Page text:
me likey likey likey
This was a fun little enemies-to-lovers rom-com: cool art, cool fits, and Megan Mullaly. Starring Rowan Blanchard as Paige, the panic gay, and Auli’i Cravalho as AJ, the crush’s (Isabella Ferreira, Love, Victor alum, as Gabriela) younger sister, it’s immediately established that Paige’s current self-worth revolves around getting into a CalArts summer program.
Unfortunately, everything she’s prepared for her submission seems passionless. And on top of that, she’s accused by the principal of being the artist KingPun, an anonymous student artist who’s been painting artwork all over school property. If she can’t figure out who the actual KingPun is she’ll be expelled and have no chance at CalArts. So, she tries out for the track team so she’ll have an additional alibi. This is a chance to get close to dreamy Gabriela who is on the team, but it ends up being AJ who trains Paige for competition and unexpectedly helps her search for KingPin.
I wouldn’t say it’s the strongest script I’ve ever heard, but the execution makes it an easy-breezy watch. In addition to it being gay, my initial attraction to this was to see how good the on-screen chemistry between Blanchard and Cravalho was. Cravalho posted a TikTok of Blanchard’s old tweets the day the casting was announced. It’s since been removed with even the reposts of it on Twitter gone. It seems as though they’ve resolved whatever tension there could’ve been because I enjoyed how they played off of one another.
Blanchard plays an anxious-leaning type-A person with Megan Mulally as her mother. Mulally, as usual, is comedically incredible as she plays an overly open mom. It’s cringe enough to be fun. Cravalho is a more chill person who’s always felt overshadowed by her older sister who seems to excel in everything. The triangle dynamic here is effective because all the characters genuinely care about each other in some way. Kids in this movie maturely deal with their personal issues and admit when they’re wrong.
I loved the fashion and art in this movie - I’m still searching for Blanchard’s striped top with the little dog on a skateboard (please help). Not to spoil too much of the ending, but Paige makes her grand apology to AJ by making art she’s truly passionate about. Whatever artist irl that’s behind the punny, blocky pop art pieces used in the movie further added to the very gay, very youthful vibes this movie produced. It was stylistically so entertaining that it’s easy to forgive any script weaknesses and just hang on for the ride.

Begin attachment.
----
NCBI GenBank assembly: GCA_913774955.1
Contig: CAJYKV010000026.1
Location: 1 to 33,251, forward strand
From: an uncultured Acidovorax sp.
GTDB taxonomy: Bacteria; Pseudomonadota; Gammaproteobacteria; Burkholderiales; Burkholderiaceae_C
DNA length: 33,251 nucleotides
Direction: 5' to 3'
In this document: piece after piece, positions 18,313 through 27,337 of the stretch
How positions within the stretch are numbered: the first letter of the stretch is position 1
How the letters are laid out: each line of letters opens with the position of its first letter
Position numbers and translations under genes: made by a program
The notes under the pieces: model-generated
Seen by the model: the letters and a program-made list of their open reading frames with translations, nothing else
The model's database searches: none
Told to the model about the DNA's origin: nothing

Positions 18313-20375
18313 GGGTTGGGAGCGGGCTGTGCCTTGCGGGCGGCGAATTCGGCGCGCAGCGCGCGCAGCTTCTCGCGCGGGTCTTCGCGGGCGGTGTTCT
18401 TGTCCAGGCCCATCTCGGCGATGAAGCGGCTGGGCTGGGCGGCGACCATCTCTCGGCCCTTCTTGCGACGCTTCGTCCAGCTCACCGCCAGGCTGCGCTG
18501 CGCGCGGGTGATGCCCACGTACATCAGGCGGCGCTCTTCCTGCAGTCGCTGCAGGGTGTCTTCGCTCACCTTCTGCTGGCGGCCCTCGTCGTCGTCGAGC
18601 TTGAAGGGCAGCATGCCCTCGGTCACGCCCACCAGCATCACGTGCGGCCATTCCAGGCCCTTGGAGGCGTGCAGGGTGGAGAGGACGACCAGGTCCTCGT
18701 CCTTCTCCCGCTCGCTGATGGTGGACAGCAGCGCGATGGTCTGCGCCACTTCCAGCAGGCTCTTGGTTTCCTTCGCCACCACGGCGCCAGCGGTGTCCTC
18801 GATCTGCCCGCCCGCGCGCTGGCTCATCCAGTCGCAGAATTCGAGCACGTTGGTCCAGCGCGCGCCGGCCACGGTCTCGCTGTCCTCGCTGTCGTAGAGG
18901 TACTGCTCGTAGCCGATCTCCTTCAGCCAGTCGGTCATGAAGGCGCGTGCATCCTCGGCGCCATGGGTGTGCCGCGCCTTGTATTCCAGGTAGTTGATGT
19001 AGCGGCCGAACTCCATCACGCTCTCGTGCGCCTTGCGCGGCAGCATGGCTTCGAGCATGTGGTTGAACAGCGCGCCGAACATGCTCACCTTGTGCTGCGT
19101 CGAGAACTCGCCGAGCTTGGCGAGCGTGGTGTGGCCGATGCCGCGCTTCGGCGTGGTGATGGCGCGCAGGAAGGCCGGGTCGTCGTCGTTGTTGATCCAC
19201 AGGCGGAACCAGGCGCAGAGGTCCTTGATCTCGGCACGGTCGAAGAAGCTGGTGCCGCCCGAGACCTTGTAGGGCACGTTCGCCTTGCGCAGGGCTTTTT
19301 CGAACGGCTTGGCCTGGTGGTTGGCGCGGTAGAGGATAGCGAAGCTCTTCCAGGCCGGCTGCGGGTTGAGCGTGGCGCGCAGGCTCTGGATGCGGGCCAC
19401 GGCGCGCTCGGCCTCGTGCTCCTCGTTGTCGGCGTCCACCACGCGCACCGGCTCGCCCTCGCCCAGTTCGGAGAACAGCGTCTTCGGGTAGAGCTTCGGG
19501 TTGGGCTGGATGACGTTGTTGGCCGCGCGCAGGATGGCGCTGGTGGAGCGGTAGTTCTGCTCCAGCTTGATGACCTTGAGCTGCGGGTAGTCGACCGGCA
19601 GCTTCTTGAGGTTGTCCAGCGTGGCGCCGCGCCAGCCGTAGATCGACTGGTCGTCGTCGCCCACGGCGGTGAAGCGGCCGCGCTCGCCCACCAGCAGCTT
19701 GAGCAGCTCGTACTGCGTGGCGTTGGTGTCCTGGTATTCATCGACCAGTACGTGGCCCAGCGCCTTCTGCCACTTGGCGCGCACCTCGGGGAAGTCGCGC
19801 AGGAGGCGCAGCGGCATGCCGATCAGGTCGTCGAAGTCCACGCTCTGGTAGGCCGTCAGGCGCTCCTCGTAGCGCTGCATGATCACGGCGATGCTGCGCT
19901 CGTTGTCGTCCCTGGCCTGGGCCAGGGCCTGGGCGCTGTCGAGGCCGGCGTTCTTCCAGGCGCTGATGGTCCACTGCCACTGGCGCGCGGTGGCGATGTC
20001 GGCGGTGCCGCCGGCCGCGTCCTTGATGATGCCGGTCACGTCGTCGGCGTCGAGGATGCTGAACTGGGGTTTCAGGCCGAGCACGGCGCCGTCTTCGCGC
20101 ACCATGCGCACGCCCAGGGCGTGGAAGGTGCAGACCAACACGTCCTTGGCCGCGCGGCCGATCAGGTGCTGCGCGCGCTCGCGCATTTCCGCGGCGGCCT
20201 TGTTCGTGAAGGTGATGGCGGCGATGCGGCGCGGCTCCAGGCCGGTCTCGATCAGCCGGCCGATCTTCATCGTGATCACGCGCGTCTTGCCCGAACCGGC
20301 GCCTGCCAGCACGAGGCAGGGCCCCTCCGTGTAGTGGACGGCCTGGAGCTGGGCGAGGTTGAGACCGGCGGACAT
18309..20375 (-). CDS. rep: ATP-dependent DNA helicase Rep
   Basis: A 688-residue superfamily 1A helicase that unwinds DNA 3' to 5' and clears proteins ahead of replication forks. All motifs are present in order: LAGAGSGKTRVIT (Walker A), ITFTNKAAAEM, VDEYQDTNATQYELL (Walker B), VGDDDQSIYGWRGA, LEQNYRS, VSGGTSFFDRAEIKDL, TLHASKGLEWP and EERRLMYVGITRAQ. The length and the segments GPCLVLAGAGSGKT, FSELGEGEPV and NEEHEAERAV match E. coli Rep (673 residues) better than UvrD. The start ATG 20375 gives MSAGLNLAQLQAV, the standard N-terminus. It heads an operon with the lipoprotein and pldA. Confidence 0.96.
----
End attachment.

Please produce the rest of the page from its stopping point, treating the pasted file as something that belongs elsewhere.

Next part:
The dialogue isn’t half bad most of the time - it’s meant to be funny even if it goes too far in that direction. Even though the execution was sometimes more comedy than character depth, I would still watch it again. The side characters add a lot to the movie and enforce the positivity of the film. It’s light, it’s positive, it feels like a real experience to me. It’s produced by some big names including Maya Rudolph so you can easily feel that this isn’t a tone to interpret overly seriously. I had a good feeling when it finished with a very Disney Channel-esque flourish.
I’m loving the trend in LGBTQIA+ content recently, including this movie and Netflix’s Heartstopper, where identities just are. Sexual identity is certainly a core theme in both of these, but it’s not really what the content is about and the content also isn’t deeply depressing. Paige is casually gay, Gabriela is casually gay, AJ is casually bi, and other characters are casually non-binary or casually transgender. Paige’s best friends are in a straight relationship with each other.
It’s not wrong to make content about the trials and tribulations of identifying as such, but it sucks when that’s the only kind of content you get. It’s good to have a range of movies and tv - from 1-star horrible movies like GBF to 3-star average ones like Crush to stellar 5-star shows like Heartstopper. Straight people roll out average rom-coms all the time that become iconic, so it’s nice to see this coming-of-age one come into the mix. More queer joy!
Crush is streaming on Hulu.